Join Janet on her adventures as a designer, writer, maker, and farmer in montana. no two days are ever the same. you might even see a bear or two.

Peeps 2019

Peeps 2019

We have peeps!

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I ended up getting 10 Barred Rocks and 10 Light Brahmas. We’ve never done the Brahmas before and it’s always good to try new things. The Brahma adults are white with black feathered markings on the head and the tail. Right now, all the chicks look the same. It’ll take a couple of weeks for their big chicken feathers to come in.

“Get chicks” is done and crossed off the list.

I got to town yesterday and it was 42 degrees and I thought, “I’m too warm!” so I ditched my coat and ran around in shirtsleeves. I saw kids on the playground at school in shorts. If it really does get to 60 on Thursday, it’ll feel like summer.

The husband’s phone has been ringing endlessly. All the homeowners want to get their concrete jobs underway and they are all jockeying for position in the schedule.

Spring happens slowly, then all at once.

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I am going to complain again about embroidery kits and patterns.

A couple of years ago, one of the husband’s relatives sent me a very cute chicken pincushion kit. I am embarrassed to say that it’s not yet finished; I had gotten frustrated with the directions and put it away. I went looking for it a few weeks ago—I’d like to get it done—and it wasn’t where I thought I had filed it. I figured it would turn up eventually. I unearthed it yesterday morning while moving some things around in DD#1’s bedroom, AKA one of my sewing rooms.

When a project doesn’t work out, or stalls, or grinds to a halt for some other reason, it’s a tendency of makers to assume that it’s their fault. Maybe they lack the required skills. Maybe they chose something way beyond their ability. Maybe they didn’t understand the directions. As a knitting instructor, I often had to remind students that sometimes, a project doesn’t work out not because they, the knitter, are lacking; sometimes the fault lies with the instructions. It’s ironic that I have to keep reminding myself of this fact whenever I work on an embroidery kit. I am pretty skilled in all things fiber arts. The fact that I am having trouble with some of these projects is more an indication of the poor pattern writing in embroidery patterns than any ability I’m lacking.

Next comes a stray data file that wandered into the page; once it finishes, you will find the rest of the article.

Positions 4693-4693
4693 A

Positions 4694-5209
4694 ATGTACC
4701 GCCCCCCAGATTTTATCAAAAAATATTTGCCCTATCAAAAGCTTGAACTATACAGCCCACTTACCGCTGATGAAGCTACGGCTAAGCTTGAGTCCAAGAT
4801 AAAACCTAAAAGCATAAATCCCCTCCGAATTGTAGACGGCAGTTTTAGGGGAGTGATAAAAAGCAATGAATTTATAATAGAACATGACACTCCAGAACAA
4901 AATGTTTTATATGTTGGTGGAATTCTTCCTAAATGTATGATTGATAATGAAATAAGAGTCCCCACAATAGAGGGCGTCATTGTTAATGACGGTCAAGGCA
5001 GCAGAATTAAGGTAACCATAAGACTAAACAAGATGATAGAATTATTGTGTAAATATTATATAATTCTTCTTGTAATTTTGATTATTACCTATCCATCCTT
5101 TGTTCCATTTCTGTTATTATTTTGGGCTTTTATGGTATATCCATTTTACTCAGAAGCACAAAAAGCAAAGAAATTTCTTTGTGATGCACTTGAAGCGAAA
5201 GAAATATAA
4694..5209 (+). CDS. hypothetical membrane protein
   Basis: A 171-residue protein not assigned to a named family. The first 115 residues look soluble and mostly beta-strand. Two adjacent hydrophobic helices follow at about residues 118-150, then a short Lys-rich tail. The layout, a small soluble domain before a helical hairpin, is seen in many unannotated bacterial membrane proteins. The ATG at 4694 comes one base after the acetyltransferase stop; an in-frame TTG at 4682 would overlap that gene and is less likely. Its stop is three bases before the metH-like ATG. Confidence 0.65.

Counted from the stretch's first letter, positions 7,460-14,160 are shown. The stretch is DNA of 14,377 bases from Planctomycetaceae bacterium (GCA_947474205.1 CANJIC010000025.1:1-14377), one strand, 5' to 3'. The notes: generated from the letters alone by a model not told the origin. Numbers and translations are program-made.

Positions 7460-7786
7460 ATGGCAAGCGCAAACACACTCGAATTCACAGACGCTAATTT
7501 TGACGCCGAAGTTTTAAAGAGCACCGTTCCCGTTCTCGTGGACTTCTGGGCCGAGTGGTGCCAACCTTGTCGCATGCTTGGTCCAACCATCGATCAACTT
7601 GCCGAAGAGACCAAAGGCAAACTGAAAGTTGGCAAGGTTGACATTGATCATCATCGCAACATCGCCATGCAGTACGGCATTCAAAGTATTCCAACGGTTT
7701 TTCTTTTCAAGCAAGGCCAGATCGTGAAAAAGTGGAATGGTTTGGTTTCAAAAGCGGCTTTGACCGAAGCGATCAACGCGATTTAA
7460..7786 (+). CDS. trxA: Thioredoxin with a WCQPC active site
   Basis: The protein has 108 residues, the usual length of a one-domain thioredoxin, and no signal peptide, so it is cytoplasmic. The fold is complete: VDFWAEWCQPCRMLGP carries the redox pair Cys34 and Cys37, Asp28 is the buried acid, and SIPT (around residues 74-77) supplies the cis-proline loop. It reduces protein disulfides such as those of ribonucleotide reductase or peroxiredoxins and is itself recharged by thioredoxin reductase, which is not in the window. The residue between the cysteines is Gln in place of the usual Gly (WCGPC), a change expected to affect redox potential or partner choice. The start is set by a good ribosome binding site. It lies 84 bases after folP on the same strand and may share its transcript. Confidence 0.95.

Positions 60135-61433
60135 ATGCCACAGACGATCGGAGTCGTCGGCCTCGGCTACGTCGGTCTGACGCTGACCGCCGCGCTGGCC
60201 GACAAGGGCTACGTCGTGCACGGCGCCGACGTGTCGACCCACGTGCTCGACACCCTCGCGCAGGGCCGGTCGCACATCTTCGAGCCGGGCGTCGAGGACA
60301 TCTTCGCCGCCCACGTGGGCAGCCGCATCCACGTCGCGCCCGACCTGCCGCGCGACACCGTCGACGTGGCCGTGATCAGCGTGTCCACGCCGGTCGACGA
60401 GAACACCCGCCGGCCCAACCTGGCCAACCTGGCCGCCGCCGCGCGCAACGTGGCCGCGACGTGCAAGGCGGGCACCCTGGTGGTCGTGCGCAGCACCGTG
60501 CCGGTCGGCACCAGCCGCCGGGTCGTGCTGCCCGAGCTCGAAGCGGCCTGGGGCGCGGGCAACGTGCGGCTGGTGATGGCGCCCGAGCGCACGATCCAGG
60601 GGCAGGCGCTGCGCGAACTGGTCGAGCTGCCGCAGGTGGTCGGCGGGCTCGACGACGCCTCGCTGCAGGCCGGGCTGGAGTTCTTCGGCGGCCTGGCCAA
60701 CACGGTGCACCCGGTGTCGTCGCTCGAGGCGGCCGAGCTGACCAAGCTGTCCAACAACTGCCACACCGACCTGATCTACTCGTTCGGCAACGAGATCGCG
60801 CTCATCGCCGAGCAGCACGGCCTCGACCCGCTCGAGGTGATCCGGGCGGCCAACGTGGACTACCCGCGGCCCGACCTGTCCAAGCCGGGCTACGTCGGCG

I pulled all the pieces for this pincushion out of the bag. The first thing I noticed was my lousy choice of background fabric. I am pretty sure it was a piece of Kona. I looked at the pattern. Where I would have given a list of suitable background fabrics, the pattern says only, “From the pressed background fabric of your choice, cut…” Kona would work, yes, but something like wool, flannel, or linen would work much better. Why not give a list of options? (Also, this was a kit—the kit contained everything but the background fabric. Why not include that as well?)

I’ve got enough extra supplies now that I decided to start over with this project. I pulled out a piece of linen, interfaced it with the same sheer interfacing I used on the wool penny sampler, then got out the transfer paper and transferred the lettering from the pattern to the fabric. (There were no instructions on how to do that in the pattern, either, other than the suggestion of a light box or sunny window. I used the instructions from my tablet of transfer paper.) The only guidance given on thread was “embroidery floss,” (how many strands?) and no indication of needle size. If I were going to write a comparably-vague pattern for knitting a hat, it would look something like this:

“Using yarn of your choice, cast on 100 stitches and start pattern. Work until hat is a suitable size and decrease for top. Bind off.”

Wool yarn? Cotton yarn? What weight—thin? thick? Needle size? Straight needles, circular needles, double-point needles? Gauge? Specific cast-on or bind-off technique required?

See what I’m getting at? Arrrggghhhh.

I sat and embroidered the lettering after dinner last night:

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Now I can add the wool felt pieces and embroider around them. I’ll get this finished and put together and start using it.

I can only guess that embroidery designers assume that anyone taking up an embroidery project has a base of knowledge that doesn’t need to be supported within the pattern. And maybe I am being too picky, although I don’t think so. Perhaps I just need to become an embroidery pattern designer. (I am not serious.)

I’m off to tackle today’s list and watch the snow melt.

Straddling the Seasons

Straddling the Seasons

Changing the View Out the Window

Changing the View Out the Window